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Tuesday, December 11, 2012
Initiative already reaping dividends
Shared Services aims to streamline processes, increase efficiency  

Feb 27, 2009  
  

This is one in a series of stories on new university initiatives aimed at ensuring a quality academic experience for students by improving service, increasing efficiency or identifying new resources or savings. The initiatives were profiled at an Oct. 7 Vision OHIO Information Session.





A year ago, it cost the university $13.60 to process a single invoice. As of December, that amount had dropped to $6.44. By June, employees will receive travel reimbursements within days, a process that today can take several weeks.

Those improvements, and others like them, were accomplished through Ohio University's shared services initiatives, a university-wide effort to help employees focus on the university's core academic mission by streamlining administrative functions, decreasing costs and improving service, according to university officials.

Shared services -- an organizational model that works to increase efficiency through alignment and consolidation of support functions and improvement and standardization of processes -- has long been used in private industry. The practice is now beginning to be used in the public sector and most recently, in higher education, said Assistant Vice President of Shared Services Mark Hopton.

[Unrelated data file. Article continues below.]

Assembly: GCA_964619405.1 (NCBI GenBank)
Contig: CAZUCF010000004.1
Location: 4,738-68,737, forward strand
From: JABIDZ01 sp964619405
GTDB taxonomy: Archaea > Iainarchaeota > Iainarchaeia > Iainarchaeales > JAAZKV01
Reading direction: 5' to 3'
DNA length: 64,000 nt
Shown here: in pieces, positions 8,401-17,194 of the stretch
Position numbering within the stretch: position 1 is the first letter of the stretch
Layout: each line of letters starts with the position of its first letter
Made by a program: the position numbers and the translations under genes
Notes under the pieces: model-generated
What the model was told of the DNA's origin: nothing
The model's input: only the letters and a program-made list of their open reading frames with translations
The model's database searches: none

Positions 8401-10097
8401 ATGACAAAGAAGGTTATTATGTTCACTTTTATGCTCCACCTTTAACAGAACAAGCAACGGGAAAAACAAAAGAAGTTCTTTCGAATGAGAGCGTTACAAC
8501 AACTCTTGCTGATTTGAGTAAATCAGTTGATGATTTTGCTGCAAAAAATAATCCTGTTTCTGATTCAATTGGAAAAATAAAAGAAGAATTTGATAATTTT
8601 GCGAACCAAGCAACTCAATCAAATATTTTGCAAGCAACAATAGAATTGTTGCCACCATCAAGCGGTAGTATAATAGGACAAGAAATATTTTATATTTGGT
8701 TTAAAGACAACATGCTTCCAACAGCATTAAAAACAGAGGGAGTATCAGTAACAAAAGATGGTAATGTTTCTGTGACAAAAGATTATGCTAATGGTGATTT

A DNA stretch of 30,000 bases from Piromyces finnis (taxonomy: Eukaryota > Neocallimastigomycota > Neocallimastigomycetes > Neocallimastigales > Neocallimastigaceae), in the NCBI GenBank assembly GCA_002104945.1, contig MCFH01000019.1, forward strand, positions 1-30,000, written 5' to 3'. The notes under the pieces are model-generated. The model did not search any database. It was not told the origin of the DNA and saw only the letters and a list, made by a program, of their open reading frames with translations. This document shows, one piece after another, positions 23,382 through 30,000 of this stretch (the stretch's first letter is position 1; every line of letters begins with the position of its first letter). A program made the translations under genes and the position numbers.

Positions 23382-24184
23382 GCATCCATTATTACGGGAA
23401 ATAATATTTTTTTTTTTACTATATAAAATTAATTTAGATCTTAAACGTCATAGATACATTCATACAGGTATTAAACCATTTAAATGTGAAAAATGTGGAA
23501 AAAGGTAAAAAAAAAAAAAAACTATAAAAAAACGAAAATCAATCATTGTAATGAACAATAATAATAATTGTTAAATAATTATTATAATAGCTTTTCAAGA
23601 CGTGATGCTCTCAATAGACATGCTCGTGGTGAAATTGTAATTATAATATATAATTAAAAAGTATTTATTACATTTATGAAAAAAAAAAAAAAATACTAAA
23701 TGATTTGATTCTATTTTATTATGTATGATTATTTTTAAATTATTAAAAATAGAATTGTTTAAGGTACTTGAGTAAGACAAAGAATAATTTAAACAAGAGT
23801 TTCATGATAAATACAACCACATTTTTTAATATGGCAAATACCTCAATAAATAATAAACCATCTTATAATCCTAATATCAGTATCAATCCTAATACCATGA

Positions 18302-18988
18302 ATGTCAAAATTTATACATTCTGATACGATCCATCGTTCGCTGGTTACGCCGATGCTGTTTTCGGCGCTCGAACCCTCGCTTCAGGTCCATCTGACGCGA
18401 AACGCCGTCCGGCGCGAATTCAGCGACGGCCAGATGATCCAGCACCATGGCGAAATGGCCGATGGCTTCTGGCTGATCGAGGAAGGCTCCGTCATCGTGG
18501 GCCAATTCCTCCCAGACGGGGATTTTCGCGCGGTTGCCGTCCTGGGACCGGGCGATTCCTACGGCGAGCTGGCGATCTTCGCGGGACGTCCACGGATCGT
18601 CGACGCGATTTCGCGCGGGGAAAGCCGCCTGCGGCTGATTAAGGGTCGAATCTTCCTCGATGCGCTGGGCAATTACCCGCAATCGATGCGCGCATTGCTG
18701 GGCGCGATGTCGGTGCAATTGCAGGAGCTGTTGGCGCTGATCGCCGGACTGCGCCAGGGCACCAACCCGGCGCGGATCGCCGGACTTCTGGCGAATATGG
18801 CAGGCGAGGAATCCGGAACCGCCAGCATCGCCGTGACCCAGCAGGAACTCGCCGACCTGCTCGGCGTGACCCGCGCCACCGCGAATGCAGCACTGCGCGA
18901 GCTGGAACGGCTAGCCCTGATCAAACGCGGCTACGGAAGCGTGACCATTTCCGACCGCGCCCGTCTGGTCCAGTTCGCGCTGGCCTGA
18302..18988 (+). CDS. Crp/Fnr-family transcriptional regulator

For example, business process improvement, customer service, measurement, and data-based decision-making are core components of the Excellence in Higher Education model for improving performance and shared services.  The framework is providing guidance for efforts at Ohio University, Hopton said.

"Let's focus on our core mission: education, research and outreach," he said. "We're not a payroll company. We're shouldn't be concentrating on paying bills. We are an institution of higher education. That's where our focus needs to be."

Cutting the cost of doing business is particularly important now: Ohio University faces a projected deficit in fiscal year 2010 of at least $15.5 million because of factors such as a freeze on tuition, health care, utility and other inflationary cost increases and shortfalls in investment income. State officials have likewise stressed the importance of efficiency, particularly since higher education was largely spared while other state institutions sustained cuts as part of Gov. Ted Strickland's proposed biennial budget.